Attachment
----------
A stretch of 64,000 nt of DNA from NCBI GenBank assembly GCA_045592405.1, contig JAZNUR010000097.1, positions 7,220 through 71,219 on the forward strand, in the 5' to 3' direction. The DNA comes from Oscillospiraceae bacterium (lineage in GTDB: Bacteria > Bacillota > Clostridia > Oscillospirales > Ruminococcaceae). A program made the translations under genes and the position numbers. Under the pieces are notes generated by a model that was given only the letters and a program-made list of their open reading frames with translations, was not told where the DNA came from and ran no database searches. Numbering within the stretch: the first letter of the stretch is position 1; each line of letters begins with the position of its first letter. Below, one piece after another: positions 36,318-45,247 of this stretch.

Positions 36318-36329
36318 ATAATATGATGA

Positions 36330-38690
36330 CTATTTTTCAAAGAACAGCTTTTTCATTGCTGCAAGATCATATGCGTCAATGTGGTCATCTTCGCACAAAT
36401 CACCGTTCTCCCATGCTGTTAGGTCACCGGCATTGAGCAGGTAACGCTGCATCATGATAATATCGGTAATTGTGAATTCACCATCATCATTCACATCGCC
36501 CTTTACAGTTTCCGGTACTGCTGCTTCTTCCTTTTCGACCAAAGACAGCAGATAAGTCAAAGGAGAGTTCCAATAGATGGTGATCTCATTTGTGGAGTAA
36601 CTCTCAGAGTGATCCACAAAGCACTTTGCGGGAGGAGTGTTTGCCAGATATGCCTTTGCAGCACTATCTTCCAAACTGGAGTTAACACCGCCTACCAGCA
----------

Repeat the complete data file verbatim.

A stretch of 64,000 nt of DNA from NCBI GenBank assembly GCA_045592405.1, contig JAZNUR010000097.1, positions 7,220 through 71,219 on the forward strand, in the 5' to 3' direction. The DNA comes from Oscillospiraceae bacterium (lineage in GTDB: Bacteria > Bacillota > Clostridia > Oscillospirales > Ruminococcaceae). A program made the translations under genes and the position numbers. Under the pieces are notes generated by a model that was given only the letters and a program-made list of their open reading frames with translations, was not told where the DNA came from and ran no database searches. Numbering within the stretch: the first letter of the stretch is position 1; each line of letters begins with the position of its first letter. Below, one piece after another: positions 36,318-45,247 of this stretch.

Positions 36318-36329
36318 ATAATATGATGA

Positions 36330-38690
36330 CTATTTTTCAAAGAACAGCTTTTTCATTGCTGCAAGATCATATGCGTCAATGTGGTCATCTTCGCACAAAT
36401 CACCGTTCTCCCATGCTGTTAGGTCACCGGCATTGAGCAGGTAACGCTGCATCATGATAATATCGGTAATTGTGAATTCACCATCATCATTCACATCGCC
36501 CTTTACAGTTTCCGGTACTGCTGCTTCTTCCTTTTCGACCAAAGACAGCAGATAAGTCAAAGGAGAGTTCCAATAGATGGTGATCTCATTTGTGGAGTAA
36601 CTCTCAGAGTGATCCACAAAGCACTTTGCGGGAGGAGTGTTTGCCAGATATGCCTTTGCAGCACTATCTTCCAAACTGGAGTTAACACCGCCTACCAGCA